The above object of the present invention can be achieved by an information providing system which provides desired information to a driver who drives a vehicle provided with: a biomedical information acquisition device which acquires biomedical information of the driver; an on-road driving strain calculating device which calculates on-road driving strain by analyzing road information of a particular segment in a traveling direction of the vehicle; and a driver condition predicting device which predicts physiological condition of the driver in the particular segment by using the acquired biomedical information and the calculated on-road driving strain.

According to the present invention, the biomedical information acquisition device acquires biomedical information of the driver and the on-road driving strain calculating device calculates on-road driving strain by analyzing road information of a particular segment in the traveling direction of the vehicle. The biomedical information acquisition device here includes, for example, an MT (minor tremor) pickup, microwave sensor, GSR (galvanic skin response) sensor, etc. Also, the road information includes various information about roads such as information about traffic signals, curves, corners, legal speeds, and traffic. The on-road driving strain means the amount of work strain placed on the driver who is driving on the road. By using the acquired biomedical information and the calculated on-road driving strain, physiological conditions of the driver in a particular segment in the traveling direction of the vehicle are predicted. In this way, the physiological conditions of the driver on the road ahead can be predicted more precisely by using the biomedical information of the driver and the on-road driving strain of the road. Thus, danger can be avoided reliably by making the predicted physiological conditions known to the driver.

In one aspect of the information providing system of the present invention, the driver condition predicting device further judges whether to provide the desired information to the driver based on the predicted physiological condition of the driver.

According this aspect, desired information (e.g., a warning) can be provided to the driver only when it is really necessary based on the predicted physiological conditions of the driver.

In another aspect of the information providing system of the present invention, before or just after the vehicle starts, the driver condition predicting device predicts the physiological condition of the driver in the particular segment by using the acquired biomedical information at the present time and the calculated on-road driving strain with respect to the road to be traveled.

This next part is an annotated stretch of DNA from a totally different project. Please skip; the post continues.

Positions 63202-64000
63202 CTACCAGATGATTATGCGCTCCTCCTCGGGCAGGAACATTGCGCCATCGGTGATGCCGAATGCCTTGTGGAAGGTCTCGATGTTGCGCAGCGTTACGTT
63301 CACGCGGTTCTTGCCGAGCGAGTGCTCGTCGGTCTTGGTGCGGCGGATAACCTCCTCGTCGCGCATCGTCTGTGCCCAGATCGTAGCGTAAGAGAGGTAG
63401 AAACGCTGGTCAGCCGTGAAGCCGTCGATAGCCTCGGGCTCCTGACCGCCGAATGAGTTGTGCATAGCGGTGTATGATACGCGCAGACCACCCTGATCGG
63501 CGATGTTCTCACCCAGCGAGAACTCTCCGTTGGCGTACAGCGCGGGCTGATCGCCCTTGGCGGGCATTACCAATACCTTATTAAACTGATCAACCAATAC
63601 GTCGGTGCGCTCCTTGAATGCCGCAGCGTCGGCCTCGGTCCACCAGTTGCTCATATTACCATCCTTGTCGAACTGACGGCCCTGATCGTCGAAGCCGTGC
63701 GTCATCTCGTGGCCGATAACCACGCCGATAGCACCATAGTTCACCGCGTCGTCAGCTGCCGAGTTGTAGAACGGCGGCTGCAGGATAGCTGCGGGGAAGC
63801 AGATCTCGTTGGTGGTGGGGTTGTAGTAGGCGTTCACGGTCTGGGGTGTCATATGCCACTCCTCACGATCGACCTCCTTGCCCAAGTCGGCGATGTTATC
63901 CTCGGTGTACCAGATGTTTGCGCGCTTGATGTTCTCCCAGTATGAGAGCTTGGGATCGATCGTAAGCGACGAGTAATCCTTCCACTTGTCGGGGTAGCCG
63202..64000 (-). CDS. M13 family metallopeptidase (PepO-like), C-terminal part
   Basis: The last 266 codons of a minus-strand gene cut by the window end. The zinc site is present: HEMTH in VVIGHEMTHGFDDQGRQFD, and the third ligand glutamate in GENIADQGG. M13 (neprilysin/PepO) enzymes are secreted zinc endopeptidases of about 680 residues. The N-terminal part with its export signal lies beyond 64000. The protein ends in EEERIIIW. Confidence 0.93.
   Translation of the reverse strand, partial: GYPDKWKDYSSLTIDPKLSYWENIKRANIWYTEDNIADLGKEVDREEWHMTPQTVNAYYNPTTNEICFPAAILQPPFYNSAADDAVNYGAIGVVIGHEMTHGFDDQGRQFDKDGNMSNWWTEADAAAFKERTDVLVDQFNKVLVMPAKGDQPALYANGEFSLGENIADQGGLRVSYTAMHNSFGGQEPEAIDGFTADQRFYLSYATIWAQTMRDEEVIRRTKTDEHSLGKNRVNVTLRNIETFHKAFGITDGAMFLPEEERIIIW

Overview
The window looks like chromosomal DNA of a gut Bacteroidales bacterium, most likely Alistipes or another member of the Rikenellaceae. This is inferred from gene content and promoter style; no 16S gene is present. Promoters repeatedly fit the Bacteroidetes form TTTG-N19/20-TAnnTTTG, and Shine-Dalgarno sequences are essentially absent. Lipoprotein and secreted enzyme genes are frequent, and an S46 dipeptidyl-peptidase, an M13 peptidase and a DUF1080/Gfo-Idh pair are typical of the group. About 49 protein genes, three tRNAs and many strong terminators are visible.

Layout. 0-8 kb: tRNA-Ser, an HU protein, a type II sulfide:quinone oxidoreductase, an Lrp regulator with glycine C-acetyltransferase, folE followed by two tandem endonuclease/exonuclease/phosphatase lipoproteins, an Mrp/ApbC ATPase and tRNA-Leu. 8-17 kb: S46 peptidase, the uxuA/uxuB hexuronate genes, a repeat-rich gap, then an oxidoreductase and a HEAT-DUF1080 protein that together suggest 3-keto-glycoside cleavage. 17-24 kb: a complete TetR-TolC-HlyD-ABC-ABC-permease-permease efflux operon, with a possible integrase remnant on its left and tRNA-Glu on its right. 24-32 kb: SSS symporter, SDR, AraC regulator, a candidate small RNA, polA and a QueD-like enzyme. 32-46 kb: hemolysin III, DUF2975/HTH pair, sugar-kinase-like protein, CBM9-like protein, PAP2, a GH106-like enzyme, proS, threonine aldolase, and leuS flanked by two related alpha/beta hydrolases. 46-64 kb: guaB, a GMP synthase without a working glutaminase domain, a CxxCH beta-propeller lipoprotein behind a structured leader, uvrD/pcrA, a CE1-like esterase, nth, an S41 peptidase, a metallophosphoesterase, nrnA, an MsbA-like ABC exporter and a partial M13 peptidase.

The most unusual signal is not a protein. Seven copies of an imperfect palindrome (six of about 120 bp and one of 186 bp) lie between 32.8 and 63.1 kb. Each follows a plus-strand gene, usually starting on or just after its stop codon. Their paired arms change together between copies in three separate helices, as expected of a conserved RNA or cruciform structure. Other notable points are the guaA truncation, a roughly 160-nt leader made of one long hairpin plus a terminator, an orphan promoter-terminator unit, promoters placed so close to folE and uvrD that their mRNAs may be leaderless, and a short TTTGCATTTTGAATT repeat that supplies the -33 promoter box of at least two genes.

In further aspect of the information providing system of the present invention, when the vehicle is running, the driver condition predicting device predicts the physiological condition of the driver in the particular segment by using the acquired biomedical information at a particular time point during a period from a start of driving to the present time, the acquired biomedical information at the present time, and calculated on-road driving strain with respect to the road to be traveled.

According to this aspect, since the physiological conditions of the driver is predicted by using the biomedical information at a particular time point out of the biomedical information acquired by the biomedical information acquisition device during the period from the start of driving to the present time, the physiological conditions of the driver can be predicted more precisely.

In further aspect of the information providing system of the present invention, the driver condition predicting device predicts the physiological condition of the driver in the particular segment further by using the driver's unique information stored in a database.

According to this aspect, since the physiological conditions of the driver is predicted by using information specific to the driver, the physiological conditions of the driver can be predicted precisely even if there are individual variations, for example, in the relationship between the heart rate and physiological conditions of the driver or between the on-road driving strain and the driver's heart rate.